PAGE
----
The most important aspect of developing phenomenal “Big Play Skills” is what happens to your child’s character. While your child’s skill is blossoming so are his/her self-concept, peer respect, bravery, creativity and leadership. It is in these deep character benefits that your child gains the greatest value and benefit for life. In the Legends program your child is guaranteed to become an excellent soccer player but more importantly he/she will develop incredible depth of brave, creative, leadership character for life!

Top
#74659 - 01/22/11 08:27 AM Re: Soccer as a Vehicle for Learning Life Lessons [Re: AndyBarney]
AndyBarney Offline
Pooh-Bah

Registered: 06/14/06
Posts: 1713
Our Wonderful Coaches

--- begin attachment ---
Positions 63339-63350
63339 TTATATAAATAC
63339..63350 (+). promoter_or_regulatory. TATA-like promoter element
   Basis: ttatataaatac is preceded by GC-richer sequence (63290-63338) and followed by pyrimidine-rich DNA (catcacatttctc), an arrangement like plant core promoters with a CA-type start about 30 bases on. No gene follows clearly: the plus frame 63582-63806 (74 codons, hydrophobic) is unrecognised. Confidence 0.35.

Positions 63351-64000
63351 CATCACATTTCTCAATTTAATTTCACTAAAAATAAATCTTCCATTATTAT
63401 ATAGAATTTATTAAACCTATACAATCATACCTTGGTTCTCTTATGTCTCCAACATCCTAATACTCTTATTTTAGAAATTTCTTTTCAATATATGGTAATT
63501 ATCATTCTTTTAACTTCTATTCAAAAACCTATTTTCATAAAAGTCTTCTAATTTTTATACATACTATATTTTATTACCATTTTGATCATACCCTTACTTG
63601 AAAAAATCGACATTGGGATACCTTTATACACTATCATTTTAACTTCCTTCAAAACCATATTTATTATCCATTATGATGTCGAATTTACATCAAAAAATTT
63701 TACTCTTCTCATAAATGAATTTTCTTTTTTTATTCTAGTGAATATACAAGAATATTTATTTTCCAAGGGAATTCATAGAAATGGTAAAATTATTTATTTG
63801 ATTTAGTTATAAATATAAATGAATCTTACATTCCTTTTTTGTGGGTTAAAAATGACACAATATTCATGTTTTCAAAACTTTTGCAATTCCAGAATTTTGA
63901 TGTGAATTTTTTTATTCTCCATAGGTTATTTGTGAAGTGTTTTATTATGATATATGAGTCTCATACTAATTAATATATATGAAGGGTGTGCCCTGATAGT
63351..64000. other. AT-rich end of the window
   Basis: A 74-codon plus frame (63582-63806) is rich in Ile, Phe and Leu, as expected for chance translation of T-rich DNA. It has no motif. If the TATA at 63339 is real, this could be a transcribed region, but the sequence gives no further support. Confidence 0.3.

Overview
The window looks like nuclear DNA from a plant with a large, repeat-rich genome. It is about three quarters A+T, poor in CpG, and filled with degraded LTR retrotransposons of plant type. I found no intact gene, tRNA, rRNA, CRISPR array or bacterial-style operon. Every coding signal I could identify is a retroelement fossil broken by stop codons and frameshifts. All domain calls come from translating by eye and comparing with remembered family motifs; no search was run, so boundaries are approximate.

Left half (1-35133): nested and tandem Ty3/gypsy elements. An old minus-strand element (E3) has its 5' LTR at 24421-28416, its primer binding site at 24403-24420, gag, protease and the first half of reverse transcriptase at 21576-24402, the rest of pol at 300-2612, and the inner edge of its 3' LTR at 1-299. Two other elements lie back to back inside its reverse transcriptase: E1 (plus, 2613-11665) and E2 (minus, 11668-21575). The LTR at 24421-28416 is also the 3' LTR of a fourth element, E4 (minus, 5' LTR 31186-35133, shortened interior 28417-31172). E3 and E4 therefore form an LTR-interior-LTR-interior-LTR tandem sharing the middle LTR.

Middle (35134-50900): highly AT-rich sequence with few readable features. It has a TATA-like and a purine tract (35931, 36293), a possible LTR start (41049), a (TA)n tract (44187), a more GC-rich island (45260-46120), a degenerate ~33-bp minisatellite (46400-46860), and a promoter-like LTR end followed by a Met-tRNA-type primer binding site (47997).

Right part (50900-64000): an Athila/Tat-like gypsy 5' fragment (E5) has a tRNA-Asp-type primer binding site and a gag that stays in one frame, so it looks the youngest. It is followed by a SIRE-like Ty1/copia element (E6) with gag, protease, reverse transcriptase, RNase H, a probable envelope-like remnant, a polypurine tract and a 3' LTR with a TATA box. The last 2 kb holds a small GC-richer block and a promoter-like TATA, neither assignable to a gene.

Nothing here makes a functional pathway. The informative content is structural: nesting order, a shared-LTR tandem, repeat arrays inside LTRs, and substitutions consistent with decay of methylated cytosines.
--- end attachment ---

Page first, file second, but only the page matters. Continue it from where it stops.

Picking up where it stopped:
Soccer can provide the opportunity for optimum spiritual and personal growth. If it doesn’t then our children are wasting far too much of their lives on it. As pick up games disappear, soccer clubs are becoming a vitally important developmental neighborhood for our kids. Legends for Life coaches are making it a neighborhood of brave, creative, leadership character development through the medium of competitive play. Good coaching is largely a matter of love. Or if you are uncomfortable with using “love” as the core defining component, “caring and respect” will do. Purposeful coaching is based upon caring deeply for each child. Only when our children know how much we love and care for them will they fully accept our teaching philosophies. Challenging our children to optimize their potential, instead of manipulating them for a statistical win and ego boost, is the essential shift in viewpoint.